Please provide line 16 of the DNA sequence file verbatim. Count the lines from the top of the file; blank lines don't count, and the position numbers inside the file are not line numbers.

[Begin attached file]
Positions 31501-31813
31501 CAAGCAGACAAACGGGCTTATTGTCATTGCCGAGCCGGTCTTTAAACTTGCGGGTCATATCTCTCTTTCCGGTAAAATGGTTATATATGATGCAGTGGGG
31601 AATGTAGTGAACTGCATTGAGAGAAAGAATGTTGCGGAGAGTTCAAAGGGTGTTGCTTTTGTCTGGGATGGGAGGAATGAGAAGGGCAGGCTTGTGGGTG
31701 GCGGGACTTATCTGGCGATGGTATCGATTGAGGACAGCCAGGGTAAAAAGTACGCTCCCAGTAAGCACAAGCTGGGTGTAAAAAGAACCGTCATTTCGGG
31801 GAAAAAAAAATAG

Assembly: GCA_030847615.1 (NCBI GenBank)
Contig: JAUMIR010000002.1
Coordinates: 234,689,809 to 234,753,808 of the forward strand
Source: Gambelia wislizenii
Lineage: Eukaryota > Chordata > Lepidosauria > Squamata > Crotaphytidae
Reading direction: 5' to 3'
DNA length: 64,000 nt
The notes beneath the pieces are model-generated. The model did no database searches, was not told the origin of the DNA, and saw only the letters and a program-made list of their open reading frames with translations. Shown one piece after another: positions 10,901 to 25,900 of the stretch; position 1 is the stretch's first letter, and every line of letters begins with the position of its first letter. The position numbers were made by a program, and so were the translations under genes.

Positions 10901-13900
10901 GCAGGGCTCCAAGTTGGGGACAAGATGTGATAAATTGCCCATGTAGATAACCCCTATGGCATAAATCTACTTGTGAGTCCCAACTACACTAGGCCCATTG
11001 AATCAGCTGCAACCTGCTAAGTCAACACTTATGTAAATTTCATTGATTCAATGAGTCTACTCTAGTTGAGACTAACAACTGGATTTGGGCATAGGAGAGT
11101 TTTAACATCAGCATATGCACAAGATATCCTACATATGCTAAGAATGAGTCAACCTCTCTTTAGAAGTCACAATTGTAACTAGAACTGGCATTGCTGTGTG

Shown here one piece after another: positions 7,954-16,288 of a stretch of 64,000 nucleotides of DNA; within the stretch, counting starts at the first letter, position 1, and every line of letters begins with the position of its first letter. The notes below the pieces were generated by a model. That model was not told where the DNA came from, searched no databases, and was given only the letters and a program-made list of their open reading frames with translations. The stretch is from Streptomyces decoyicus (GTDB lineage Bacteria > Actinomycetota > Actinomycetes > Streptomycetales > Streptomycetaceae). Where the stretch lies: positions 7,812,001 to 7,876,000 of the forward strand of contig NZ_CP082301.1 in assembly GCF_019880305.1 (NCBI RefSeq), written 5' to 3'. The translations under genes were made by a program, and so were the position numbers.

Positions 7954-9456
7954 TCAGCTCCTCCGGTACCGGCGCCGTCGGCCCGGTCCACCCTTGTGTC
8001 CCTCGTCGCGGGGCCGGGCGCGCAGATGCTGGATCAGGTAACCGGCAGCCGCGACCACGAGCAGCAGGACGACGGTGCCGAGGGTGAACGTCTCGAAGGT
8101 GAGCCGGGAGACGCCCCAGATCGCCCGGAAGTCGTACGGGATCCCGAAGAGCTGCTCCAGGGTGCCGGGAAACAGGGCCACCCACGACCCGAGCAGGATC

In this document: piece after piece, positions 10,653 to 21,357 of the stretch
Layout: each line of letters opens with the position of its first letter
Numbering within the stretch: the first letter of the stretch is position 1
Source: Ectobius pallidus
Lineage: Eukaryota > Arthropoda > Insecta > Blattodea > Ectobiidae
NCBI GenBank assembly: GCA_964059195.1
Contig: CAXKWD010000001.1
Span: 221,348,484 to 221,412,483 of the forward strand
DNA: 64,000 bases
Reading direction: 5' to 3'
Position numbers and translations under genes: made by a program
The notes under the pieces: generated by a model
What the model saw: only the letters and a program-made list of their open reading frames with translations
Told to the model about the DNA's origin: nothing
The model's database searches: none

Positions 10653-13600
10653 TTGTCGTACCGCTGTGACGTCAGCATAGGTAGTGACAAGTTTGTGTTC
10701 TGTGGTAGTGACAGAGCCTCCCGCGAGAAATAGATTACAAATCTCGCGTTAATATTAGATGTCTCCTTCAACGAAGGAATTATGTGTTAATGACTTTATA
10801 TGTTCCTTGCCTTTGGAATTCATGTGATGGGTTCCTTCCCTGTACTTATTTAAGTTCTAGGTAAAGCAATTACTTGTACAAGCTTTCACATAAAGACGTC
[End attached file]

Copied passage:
11001 AATCAGCTGCAACCTGCTAAGTCAACACTTATGTAAATTTCATTGATTCAATGAGTCTACTCTAGTTGAGACTAACAACTGGATTTGGGCATAGGAGAGT